Governance changes are key to delivering myGov success

James Riley
Editorial Director

The David Thodey-led myGov user audit is a glass half full review of a system that has struggled for a decade to get even close to its potential for delivering better, faster, cheaper government services.

The three-month review, ordered by Government Services Minister Bill Shorten last September, has put forward recommendations for a new governance regime to address three systemic issues that have for years, undermined the delivery of high-quality, citizen-centric services.

green parliament
Cloudy skies on a digital day

The review committee included former Human Rights Commissioner Edward Santow; former head of economic policy at Uber Amit Singh, who was also an economics adviser to the Prime Minister in the previous Labor government; eSafety Commissioner Julie Inman-Grant; and social epidemiologist Professor Emily Banks.

The committee should be applauded for the report that has been produced. It is a sweet relief that it did not simply roll the challenges in glitter. This audit has dealt with the messy governance structures that have stymied progress at the federal level.

The audit acknowledges where progress has been made in the past several years, but is frank about the underlying structural problems.

“The improvements needed for myGov to fulfil its potential are clear. It is also clear that we’ve been here before and fallen short,” the audit report says flatly.

“The promise of myGov has been promoted by government many times. The failure has not been in articulating myGov’s promise. It has been a failure to address underlying issues.”

The potential upside is well known. Australians are sick of hearing it. The problem is delivery.

The three systems issues:

First, the structures and responsibilities of government do not encourage agencies to join up services for Australians. While ministers and departments and agencies focus on the designing services for citizens in relation to their own portfolios, there is no-one responsible for or prioritises the overall experience of Australians dealing with government as a whole.

Secondly, myGov has been funded, planned and governed as a standard IT project, instead of as an essential piece of national infrastructure. Short-term opportunistic funding by successive governments has not and will not meet the future digital service needs of Australia. It needs long-term planning and committed funding.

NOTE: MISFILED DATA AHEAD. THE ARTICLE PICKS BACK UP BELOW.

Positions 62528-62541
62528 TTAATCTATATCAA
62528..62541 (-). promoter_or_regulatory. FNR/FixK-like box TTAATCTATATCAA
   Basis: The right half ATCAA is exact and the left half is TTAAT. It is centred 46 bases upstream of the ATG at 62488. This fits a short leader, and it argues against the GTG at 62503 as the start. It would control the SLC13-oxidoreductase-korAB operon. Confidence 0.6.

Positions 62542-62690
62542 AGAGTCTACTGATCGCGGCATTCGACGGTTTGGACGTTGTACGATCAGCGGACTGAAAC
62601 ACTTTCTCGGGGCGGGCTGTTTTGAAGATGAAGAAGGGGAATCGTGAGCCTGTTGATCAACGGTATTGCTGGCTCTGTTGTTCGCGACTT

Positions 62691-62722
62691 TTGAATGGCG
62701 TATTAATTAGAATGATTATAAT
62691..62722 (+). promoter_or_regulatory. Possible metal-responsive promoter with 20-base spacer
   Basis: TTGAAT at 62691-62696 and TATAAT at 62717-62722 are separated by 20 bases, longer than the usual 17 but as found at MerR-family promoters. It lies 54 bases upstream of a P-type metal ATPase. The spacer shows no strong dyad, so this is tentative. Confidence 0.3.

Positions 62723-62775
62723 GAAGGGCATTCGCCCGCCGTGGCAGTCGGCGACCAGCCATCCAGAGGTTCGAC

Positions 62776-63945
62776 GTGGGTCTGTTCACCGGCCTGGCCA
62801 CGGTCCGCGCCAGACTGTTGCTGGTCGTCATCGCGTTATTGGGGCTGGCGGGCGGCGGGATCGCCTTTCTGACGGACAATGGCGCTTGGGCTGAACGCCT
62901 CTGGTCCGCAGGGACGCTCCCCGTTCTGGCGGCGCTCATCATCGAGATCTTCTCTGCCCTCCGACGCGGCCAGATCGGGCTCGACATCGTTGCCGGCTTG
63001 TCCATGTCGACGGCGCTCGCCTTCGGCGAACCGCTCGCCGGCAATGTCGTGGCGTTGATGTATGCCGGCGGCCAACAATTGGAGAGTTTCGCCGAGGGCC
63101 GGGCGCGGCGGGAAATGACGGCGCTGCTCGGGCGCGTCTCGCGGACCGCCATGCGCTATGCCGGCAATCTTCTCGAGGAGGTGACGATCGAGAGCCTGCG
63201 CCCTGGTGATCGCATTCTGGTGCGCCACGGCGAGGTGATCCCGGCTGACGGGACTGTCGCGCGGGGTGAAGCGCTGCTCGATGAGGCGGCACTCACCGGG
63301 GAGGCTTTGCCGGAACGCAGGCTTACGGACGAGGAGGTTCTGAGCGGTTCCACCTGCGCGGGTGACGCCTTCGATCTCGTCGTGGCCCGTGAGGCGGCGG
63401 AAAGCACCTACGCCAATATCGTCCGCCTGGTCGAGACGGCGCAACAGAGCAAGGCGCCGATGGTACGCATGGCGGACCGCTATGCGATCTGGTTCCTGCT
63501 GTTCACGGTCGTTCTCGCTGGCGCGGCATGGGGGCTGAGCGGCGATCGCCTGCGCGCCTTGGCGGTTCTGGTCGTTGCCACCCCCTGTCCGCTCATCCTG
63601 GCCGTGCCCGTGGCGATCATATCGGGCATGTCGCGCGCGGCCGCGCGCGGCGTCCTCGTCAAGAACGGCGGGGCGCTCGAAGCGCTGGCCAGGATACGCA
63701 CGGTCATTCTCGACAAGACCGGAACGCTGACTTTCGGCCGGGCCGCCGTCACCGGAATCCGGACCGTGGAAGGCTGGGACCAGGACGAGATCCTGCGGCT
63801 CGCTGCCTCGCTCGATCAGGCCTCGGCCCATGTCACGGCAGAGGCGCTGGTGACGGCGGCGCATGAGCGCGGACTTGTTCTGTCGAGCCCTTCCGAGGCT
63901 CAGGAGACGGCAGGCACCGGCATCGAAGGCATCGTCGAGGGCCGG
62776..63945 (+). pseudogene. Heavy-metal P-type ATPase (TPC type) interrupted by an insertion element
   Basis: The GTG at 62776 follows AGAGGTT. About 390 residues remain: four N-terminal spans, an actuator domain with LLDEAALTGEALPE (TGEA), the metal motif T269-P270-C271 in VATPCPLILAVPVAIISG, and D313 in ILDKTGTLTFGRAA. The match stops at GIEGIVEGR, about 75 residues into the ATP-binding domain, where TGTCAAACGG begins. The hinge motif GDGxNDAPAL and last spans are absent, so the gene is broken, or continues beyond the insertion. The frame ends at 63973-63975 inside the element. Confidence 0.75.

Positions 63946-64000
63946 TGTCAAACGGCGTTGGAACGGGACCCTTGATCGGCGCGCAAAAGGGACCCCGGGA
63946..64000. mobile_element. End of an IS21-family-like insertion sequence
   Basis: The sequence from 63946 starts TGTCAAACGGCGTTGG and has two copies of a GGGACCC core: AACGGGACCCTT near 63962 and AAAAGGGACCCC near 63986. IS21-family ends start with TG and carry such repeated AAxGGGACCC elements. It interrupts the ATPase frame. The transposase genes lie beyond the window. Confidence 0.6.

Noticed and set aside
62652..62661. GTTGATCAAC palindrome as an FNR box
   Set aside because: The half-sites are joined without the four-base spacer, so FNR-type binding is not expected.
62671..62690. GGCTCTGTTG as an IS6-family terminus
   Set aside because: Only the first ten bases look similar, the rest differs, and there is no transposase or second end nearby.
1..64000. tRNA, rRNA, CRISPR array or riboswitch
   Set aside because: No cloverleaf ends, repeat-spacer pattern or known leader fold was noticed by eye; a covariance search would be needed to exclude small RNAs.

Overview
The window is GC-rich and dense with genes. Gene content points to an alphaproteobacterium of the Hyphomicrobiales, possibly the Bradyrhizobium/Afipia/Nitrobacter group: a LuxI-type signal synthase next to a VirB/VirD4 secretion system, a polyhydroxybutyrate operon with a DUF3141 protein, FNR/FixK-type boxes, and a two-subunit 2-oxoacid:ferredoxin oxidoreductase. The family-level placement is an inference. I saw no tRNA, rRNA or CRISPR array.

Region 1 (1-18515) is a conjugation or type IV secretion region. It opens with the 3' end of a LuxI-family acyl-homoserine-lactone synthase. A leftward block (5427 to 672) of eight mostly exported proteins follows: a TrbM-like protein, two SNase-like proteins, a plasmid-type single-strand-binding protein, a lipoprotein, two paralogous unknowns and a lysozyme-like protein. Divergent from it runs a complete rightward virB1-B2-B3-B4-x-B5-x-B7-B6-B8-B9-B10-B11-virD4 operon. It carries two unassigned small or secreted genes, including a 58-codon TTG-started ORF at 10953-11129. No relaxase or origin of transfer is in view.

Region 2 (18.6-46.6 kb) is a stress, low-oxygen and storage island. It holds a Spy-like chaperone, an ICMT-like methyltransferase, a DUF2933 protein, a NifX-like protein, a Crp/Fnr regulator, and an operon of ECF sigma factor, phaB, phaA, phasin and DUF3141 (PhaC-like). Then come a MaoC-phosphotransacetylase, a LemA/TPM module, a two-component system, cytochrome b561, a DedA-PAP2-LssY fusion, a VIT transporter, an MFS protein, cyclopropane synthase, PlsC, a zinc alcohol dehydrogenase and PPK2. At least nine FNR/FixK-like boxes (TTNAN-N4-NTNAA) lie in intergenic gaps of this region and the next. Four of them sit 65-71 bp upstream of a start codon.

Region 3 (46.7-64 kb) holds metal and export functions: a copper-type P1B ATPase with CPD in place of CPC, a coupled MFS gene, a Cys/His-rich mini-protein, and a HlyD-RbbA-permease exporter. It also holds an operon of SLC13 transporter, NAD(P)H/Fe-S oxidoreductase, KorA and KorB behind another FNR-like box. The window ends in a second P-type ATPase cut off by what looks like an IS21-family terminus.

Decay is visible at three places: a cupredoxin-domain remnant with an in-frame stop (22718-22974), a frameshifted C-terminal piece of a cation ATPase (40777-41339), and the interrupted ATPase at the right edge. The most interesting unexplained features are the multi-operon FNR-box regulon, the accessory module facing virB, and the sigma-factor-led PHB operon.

And thirdly, ‘fixing’ myGov – which has been promised since the birth of the original Digital Transformation Office in early 2015 – means fixing things beyond myGov, including the broader quality of government digital, telephone and face-to-face service. Better services lead to increased trust in government is the key take-away here.

The committee proposes that government introduce new governance and operational arrangements by the middle of this year to drive citizen-centric service outcomes and to overcome government siloes.

The arrangements are aimed at getting different ministerial offices talking to each other, getting different agencies talking to each other, and to put in place an independent advisory board (of government and non-government members) to provide ministerial advice as well as governance and assurance myGov against its formal and measurable commitments to citizens.

The committee also proposes a separate design authority to prioritise new capabilities and services, and to govern the use and application of its design system to ensure a consistent architecture and experience across the services offered through myGov.

It proposed a myGov Policy Owner, accountable for the overall myGov product and ecosystem to sit separately from a myGov Delivery Owner, responsible for the delivery and operation of the platform.

And it has recommended legislation to add weight to governance and resourcing.

It will be interesting to see how government responds to this review. The timetable for its recommendations are quite ambitious. It clearly needs to be addressed in the May federal Budget as current funding for the myGov program ends on June 30.

The review committee has been non-prescriptive about where the component parts of its governance structure sit within government.

The audit is still being considered. Government has not yet formally responded to its recommendations.

Government Services Minister Bill Shorten says he does not envisage major Machinery of Government changes would be required to get the outcomes envisaged by the committee.

But that will remain a live question between now and Treasurer Jim Chalmers’ second Budget.

There is an ambitious program of work to be started by this government on myGov and the improvement of government digital services if it chooses to take it up.

Or we can have more of the same.

Do you know more? Contact James Riley via Email.

1 Comment
  1. Digital Koolaid 1 year ago

    More of the same thanks. Anything that produces a single, unique identifier that “joins up” everything from birth to death, from cradle to grave, from fertilisation to decomposition is a threat to a healthy relationship between citizen and state. The state is created by citizens and exists to serve their purposes. The state does not exist to track, surveille, “authorise”, collect, collate, watch, spy, snoop, pry, scrutinise, inspect, amass, stockpile, record, misuse, sell and monetise citizens. A single, unique identifier for each citizen enables all these. Thanks, but politely, no thanks.

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